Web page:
Revival (2014) by Stephen King
Reverend Charles Jacobs is a man that has lost his faith. Jamie Morton is a young boy finding his way in the world. Their first meeting was marked by tragedy and a miracle. Over fifty years of history they will encounter each other as both rivals and allies in a quest that will probe the mysteries of the cosmos and the secrets of electricity.
Revival, Stephen King’s newest work paints a generation spanning tale of two people who have been united by fate and common experience. This book is written in the style of a first person memoir with the narrator relating the events. This allows the author to build suspense by mentioning events that will occur in the future in early parts of the book, then circling back to expand on these events at regular points. King has used this technique in several of his recent books, especially the recent Dr. Sleep.
The book focuses on two themes. The first is addiction (a common theme of King’s work) and how to overcome it. The second deals with exploring and encountering the unknown, as well as attracting the attention of beings beyond human understanding. Parts of this book harken back to weird fiction stories of the 1930s when new scientific forces (Electricity, Radiation, etc…) were ascribed all manner of strange powers and properties.to expand humanity’s knowledge, often with disastrous results. This book owes much to Mary Shelley’s Frankenstein, and also appears to be greatly inspired by the work of H.P. Lovecraft.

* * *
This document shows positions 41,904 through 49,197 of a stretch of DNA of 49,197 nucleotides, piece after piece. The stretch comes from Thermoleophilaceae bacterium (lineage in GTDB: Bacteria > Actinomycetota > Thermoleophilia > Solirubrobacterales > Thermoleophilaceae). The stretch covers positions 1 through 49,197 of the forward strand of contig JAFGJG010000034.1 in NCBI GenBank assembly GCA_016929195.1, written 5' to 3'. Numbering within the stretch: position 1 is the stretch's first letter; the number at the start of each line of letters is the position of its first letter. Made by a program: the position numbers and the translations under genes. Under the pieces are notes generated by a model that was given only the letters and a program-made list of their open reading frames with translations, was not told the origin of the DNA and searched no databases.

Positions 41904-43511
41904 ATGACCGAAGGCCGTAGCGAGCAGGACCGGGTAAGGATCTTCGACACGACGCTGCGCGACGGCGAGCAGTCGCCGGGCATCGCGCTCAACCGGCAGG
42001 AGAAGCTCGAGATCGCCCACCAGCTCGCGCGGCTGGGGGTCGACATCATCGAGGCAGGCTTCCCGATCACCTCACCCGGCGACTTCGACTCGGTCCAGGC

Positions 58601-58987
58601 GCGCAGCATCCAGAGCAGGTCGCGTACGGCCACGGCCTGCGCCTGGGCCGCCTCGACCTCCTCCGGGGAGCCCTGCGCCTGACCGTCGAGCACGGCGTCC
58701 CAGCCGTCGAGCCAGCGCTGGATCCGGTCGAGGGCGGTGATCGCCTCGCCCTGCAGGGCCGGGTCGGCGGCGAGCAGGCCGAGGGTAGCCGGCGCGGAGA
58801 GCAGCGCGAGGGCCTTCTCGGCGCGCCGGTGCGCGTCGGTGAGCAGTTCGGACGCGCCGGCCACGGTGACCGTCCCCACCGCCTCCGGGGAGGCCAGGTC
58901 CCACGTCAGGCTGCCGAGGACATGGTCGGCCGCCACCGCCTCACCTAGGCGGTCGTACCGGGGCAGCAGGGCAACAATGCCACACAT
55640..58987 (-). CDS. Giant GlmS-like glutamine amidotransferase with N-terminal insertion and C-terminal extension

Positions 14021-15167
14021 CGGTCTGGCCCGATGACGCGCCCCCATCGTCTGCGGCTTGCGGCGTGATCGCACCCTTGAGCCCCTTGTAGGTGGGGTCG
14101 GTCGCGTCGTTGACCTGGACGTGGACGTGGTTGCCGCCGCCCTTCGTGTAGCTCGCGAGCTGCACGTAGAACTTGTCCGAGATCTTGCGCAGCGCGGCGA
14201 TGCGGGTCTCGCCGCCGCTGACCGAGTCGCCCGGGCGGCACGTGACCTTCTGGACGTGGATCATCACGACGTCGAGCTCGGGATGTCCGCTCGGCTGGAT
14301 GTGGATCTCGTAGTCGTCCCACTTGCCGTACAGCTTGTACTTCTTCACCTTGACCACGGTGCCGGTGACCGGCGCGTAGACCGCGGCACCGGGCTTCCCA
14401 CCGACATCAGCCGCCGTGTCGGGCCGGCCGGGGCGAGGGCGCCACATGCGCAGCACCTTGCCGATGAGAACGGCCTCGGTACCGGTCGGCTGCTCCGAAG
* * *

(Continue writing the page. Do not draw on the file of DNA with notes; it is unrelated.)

I enjoyed this book, and I think fans of Stephen King will enjoy it. I think horror and science fiction fans will also find it interesting. The dust cover claims that the book features “Stephen King’s most terrifying conclusion ever”. In my opinion it did not live up to that boast.
Connections to Other Work
Stephen King’s books often share links that place them into various universes, most of which joined by the Dark Tower series. This book mentions events and locations from the story Joyland (2013) which means it shares a world with that book as well as The Colorado Kid (2005).
“From Beyond” (1934) by H. P. Lovecraft – This short story relates the narrator’s encounter with Dr. Crawford Tillinghast whose discovery of Tillinghast Resonance allows him to access another dimension and observe its strange inhabitants. Of course this also allows those inhabitants to peer back into our dimension.
From Beyond (1986) Directed by Stuart Gordon and starring Jeffery Combs and Barbra Campton. Fresh from directing an adaptation of the another H.P. Lovecraft story (1985’s Re-Animator) Gordon turns the story into a tale of shape-shifters, body horror, and brightly colored gore. A decent re-telling of the Lovecraft story, but Gordon’s work can be an acquired taste.